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Yoga could be an effective tool in the fight against depression

The 125th Annual Convention of the American Psychological Association featured presentations of a large number of studies that independently investigated the effects of yoga as a therapy for depression.

“Yoga has become increasingly popular in the West, and many new yoga practitioners cite stress-reduction and other mental health concerns as their primary reason for practicing,” says Lindsey Hopkins, of the San Francisco Veterans Affairs Medical Center “But the empirical research on yoga lags behind its popularity as a first-line approach to mental health.”

Hopkins chaired the session involving yoga’s effects on depression, and presented her own research based around the acceptability and antidepressant effects of hatha yoga. Hatha is a branch of yoga that puts emphasis on physical exercises matched with meditative and breathing exercises.

Her study called upon 23 male combat veterans who participated in twice-weekly yoga classes for two months. The results showed that participants with elevated depression scores prior to the yoga study showed a significant decrease in depression symptoms after the 8-week time period.

Sarah Shallit of Alliant University in San Francisco ran a similar study, this time investigating the effects of Bikram yoga – a form of heated yoga that is commonly practice in the West – on depression levels in 52 women, ages 25-45. Half of the participants were assigned to participate in twice-weekly classes for eight weeks, while the other half were told to wait and used as controls. Shallit found that after the eight-week session, women who practiced Bikram yoga showed a significant reduction in depression levels compared to the control group.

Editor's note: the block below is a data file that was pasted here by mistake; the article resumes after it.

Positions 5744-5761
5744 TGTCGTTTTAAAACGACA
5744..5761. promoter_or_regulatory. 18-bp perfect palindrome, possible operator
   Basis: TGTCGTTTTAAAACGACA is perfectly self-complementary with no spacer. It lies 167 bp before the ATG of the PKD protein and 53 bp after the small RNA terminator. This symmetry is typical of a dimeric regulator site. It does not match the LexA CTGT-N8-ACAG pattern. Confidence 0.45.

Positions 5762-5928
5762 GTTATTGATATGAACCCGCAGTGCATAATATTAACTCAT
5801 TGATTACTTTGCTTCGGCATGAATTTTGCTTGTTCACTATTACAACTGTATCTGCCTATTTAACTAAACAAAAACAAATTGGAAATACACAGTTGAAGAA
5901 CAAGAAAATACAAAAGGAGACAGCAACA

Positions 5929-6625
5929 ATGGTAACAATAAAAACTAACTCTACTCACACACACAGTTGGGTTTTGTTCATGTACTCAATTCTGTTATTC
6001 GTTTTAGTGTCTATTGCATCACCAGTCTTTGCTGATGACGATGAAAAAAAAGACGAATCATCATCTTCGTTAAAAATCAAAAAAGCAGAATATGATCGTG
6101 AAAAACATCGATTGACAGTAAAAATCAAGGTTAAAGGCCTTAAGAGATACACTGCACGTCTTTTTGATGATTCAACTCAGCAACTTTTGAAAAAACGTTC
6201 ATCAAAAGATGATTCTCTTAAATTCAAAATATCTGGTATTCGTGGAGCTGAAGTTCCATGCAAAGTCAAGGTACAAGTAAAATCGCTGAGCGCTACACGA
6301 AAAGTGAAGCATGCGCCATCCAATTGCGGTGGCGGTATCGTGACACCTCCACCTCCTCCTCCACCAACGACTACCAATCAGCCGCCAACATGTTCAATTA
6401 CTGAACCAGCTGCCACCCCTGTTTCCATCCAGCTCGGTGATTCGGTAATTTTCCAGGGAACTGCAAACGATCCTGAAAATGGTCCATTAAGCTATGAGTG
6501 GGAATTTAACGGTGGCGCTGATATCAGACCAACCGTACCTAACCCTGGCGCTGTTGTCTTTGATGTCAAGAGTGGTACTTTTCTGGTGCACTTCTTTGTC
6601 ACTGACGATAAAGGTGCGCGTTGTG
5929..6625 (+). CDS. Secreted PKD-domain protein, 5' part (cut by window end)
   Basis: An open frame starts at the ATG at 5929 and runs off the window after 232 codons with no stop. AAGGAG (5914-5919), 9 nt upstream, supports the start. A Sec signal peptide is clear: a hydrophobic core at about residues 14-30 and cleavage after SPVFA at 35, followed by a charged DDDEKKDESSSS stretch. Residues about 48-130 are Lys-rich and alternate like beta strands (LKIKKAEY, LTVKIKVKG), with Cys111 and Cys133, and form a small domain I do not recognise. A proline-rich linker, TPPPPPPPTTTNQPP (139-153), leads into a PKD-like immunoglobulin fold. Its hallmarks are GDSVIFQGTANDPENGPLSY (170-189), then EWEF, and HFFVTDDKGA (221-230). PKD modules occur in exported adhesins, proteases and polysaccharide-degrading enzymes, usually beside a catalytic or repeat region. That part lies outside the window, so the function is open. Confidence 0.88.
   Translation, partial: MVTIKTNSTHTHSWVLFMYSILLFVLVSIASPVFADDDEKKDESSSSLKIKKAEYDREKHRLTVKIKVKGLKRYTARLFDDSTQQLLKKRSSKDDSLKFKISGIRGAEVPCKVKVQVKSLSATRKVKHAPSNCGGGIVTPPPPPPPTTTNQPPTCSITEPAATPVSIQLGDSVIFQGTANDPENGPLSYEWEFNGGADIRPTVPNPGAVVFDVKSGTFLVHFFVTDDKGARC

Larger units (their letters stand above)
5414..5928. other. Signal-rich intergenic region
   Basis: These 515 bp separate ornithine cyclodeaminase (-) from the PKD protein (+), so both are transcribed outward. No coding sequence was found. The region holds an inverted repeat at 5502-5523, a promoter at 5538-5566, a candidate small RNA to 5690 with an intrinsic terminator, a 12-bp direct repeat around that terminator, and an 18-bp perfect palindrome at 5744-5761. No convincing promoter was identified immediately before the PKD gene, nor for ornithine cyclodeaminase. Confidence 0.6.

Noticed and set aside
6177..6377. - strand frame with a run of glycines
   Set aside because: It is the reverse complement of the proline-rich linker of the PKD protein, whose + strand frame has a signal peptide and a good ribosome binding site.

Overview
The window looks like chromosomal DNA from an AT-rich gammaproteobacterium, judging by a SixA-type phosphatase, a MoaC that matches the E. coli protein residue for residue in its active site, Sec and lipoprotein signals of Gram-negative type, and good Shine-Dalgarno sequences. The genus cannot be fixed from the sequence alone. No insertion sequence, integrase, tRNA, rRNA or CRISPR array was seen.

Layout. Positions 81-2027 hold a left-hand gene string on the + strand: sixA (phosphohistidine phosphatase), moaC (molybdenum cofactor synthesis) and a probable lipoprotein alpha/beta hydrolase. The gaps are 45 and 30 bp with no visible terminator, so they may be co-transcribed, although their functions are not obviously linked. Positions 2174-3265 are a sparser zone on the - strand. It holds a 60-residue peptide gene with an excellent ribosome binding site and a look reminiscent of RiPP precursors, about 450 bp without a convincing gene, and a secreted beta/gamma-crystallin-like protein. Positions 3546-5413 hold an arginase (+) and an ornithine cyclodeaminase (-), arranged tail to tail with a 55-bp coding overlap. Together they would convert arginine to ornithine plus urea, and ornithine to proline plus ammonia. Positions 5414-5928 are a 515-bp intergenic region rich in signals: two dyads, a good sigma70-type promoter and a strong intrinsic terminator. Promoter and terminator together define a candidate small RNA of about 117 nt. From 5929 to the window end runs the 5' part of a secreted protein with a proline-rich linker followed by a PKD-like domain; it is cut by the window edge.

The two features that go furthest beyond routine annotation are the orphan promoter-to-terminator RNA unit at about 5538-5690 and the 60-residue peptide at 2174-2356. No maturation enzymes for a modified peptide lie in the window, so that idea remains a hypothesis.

Another study presented during the session was from researchers at Massachusetts General Hospital, who presented data from a pilot study showing how 29 adults responded to the same Bikram yoga program as Shallit’s study. The results showed anti-depressant qualities and improved other secondary measures such as quality of life, optimism, and cognitive and physical functioning.

Two studies from Nina Vollbehr of the Center for Integrative Psychiatry in the Netherlands involved analysis of the potential for yoga to influence chronic and treatment-resistant depression. The researchers measured participants’ levels of depression, stress, anxiety, rumination and worry before yoga sessions and then nine weeks after they participated in weekly yoga sessions, and then four months after that. The results showed that depression, anxiety, and stress decreased throughout the program and persisted four months afterwards as well. Rumination and worry didn’t decrease immediately after the yoga sessions, but four months later they decreased as well.

Yoga also had beneficial effects for mildly depressed university students, as Vollbehr studied 74 participants who received 30 minutes of yoga or relaxation and performed the exercise over a period of eight days. Results showed that both yoga and relaxation were equally effective at reducing mild depression immediately after treatment.

“These studies suggest that yoga-based interventions have promise for depressed mood and that they are feasible for patients with chronic, treatment-resistant depression,” says Vollbehr.

These studies highlight a new push in the U.S. for alternative methods of treatment for depression outside of pharmaceuticals. The U.S. military is currently looking into creating its own treatment programs for veterans to help reduce post-combat depression.

By Connor Ertz, Staff Writer

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